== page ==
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The Myth of Inevitability

The subheading of the Economist’s new “Facing up to China” article reads, “Making room for a new superpower should not be confused with giving way to it.” Darn right! About time someone said … wait, what?

Making room? A new superpower? If you’re taking those for granted, then you can hardly remove “giving way” from the discussion. In recent years, Westerners have adopted a habit of labeling potential challenges “inevitable” and then shading their self-imposed impotence as partnership or diplomacy or, heaven help us, smart power.

The rise of China is certainly the most glaring example, but think of the other distasteful “inevitabilities” we invoked as causes for recent paralysis. In 2007, Time magazine coronated Vladimir Putin, making him Man of the Year for turning Russia into a “critical linchpin of the 21st century.” Meanwhile, Russia was and is in a demographic death spiral and its fragile economy was not rocked, but decimated, by the global recession. No matter, a year after the Time honor, the Man of the Year invaded sovereign Georgia. A year after that, he’s still there. The U.S. has been sitting on its hands the whole time.  Now Putin is playing games with us on the Iran nuclear question. This isn’t to say that Time gave us our Russia problem. It’s just that in the age of post-everything interconnectedness, America should remember it’s still allowed to push back against an ugly world. We need not help the bad guys ascend.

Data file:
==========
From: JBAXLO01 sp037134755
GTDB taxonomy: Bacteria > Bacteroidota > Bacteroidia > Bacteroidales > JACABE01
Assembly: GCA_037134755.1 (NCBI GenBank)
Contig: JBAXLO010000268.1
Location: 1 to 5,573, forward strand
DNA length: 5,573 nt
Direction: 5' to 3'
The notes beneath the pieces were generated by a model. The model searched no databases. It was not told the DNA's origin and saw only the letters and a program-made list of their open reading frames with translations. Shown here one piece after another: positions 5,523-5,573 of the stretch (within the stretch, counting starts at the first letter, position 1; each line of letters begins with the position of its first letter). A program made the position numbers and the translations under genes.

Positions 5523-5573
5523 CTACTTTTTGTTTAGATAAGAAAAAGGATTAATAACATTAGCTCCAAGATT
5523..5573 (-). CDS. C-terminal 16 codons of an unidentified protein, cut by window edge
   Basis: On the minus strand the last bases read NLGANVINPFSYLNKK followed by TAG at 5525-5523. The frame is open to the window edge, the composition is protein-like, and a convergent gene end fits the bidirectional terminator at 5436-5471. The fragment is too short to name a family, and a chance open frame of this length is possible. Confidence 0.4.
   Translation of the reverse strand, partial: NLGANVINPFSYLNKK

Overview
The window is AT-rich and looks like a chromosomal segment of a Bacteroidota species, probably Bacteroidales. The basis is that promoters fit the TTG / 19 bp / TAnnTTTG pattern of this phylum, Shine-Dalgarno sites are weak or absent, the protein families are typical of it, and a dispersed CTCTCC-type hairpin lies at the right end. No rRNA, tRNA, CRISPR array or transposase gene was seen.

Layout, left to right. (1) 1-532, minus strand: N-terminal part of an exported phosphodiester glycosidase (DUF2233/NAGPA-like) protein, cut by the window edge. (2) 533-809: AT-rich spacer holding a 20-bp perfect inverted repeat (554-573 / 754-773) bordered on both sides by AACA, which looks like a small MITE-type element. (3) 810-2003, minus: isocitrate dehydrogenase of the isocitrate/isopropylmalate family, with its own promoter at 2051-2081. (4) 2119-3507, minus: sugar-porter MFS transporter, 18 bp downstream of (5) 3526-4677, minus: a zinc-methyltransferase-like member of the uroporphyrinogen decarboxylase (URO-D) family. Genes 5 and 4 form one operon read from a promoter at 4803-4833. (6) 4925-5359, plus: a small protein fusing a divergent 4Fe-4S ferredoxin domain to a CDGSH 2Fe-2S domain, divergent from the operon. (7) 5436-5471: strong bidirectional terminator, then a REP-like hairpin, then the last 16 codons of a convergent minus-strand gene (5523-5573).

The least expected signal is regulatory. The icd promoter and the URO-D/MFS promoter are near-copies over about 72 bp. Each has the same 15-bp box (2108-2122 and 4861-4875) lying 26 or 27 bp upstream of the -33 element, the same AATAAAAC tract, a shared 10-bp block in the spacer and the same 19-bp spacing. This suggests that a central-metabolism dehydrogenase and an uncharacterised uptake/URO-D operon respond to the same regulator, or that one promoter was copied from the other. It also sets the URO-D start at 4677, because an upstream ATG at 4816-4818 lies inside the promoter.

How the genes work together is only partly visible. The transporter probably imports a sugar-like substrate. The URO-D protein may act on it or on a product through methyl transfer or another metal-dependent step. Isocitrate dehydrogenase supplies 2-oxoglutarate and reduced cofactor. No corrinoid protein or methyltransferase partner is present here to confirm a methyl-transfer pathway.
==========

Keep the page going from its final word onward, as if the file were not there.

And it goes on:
Speaking of which, consider how Barack Obama’s unstoppable Iran engagement came to the tragic rescue of the regime in Tehran. He famously “bore witness” to Ahmadinejad’s crimes because regime change seemed unthinkable. Now, however, even the realists are on board to topple the mullahs.

There are more examples, of course. Iraq was “inevitably” lost, a conviction that has locked the U.S. into a dangerously defeatist stance even as we achieve near-silent victory there.

In these we see a striking failure of imagination. One hesitates to throw the “hope and change” noise back in the faces of the Obama administration and its fans yet again, but the truth is that those two words have come to stand as markers for bottomless chasms in the Left’s disposition. Chinese superpower is as inevitable as we allow it to be. Google certainly seems less than resigned to it. After all, what seems more likely: that the U.S. can happily make room for a China that will, in the Economist’s words, “take up its share of the burden of global governance” or that the U.S. and its traditional allies can knock China significantly off course? The latter is certainly made more difficult by an unfounded faith in the former.



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